Dr. Nick van Terheyden brings a distinctive blend of medical practitioner and business strategist, both national and international, to the realm of digital healthcare technology. A graduate of the Royal Free Hospital School of Medicine, University of London, Dr. van Terheyden is a pioneering creator in the evolution of healthcare technology. After several years as a medical practitioner in London and Australia, he joined an international who’s who in healthcare, academia and business, in the development of the first electronic health record in the early 1990’s and later, as a business leader in one of the first speech recognition companies. His rare combination of patience, creativity, skill and intrinsic business ethics has led him to a diverse career in healthcare with some of the most prestigious hospitals, consulting firms, and technology companies.
His focus is on small improvements we can learn from other industries and can be applied in healthcare to bring immediate value but that also add up to the big leap in we need and are all looking for – focusing on evolution not revolution. He was most recently the Chief Medical Officer for Dell where he was responsible for providing strategic insight establishing the organization as an innovator in healthcare technology and Digital Health.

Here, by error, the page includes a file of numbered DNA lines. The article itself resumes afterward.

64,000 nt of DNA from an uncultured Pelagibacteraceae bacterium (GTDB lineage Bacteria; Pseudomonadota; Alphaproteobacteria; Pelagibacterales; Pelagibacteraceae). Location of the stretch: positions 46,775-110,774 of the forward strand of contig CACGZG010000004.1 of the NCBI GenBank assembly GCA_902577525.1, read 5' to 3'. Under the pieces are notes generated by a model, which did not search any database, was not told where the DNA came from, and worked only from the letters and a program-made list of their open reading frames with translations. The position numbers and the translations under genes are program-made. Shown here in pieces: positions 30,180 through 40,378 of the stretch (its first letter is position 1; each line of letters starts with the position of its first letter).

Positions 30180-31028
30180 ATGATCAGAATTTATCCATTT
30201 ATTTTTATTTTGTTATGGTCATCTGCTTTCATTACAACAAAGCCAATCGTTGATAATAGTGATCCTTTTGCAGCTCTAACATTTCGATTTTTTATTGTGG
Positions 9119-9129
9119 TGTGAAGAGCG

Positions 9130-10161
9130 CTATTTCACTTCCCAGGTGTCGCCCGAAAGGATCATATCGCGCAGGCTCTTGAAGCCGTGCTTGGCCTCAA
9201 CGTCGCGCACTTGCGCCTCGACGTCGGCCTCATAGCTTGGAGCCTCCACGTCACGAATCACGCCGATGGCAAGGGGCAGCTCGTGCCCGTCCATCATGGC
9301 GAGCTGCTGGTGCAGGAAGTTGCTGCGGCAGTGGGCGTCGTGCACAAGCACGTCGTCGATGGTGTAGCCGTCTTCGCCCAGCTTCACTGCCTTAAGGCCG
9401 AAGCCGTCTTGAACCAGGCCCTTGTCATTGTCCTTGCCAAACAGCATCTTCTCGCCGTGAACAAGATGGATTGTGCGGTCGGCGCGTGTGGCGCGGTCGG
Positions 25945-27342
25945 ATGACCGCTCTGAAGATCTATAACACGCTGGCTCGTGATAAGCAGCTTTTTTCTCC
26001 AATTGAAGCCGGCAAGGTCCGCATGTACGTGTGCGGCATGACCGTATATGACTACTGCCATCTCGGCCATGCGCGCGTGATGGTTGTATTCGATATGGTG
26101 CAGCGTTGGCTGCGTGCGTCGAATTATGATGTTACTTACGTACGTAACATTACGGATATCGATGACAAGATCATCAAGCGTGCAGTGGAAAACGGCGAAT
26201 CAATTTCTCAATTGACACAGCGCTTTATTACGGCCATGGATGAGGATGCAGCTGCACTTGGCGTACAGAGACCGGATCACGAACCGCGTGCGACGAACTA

In addition to writing and lecturing on futuristic trends in healthcare technology, his advice and counsel are sought by hospitals, physicians and other allied healthcare professionals all of whom are trying to figure out how to integrate and use technology to make the healthcare system work from the perspectives of quality and financial success. Dr. van Terheyden pays attention not just to processes and systems, but to people. His ability to speak in terms people can actually understand makes him a sought- out speaker
Specialties: Digital Health, Internet of Medical Things (IoT), Medical Home, Healthcare Informatics, Speech Recognition, Natural Language Processing, Mobile Health, Social Media.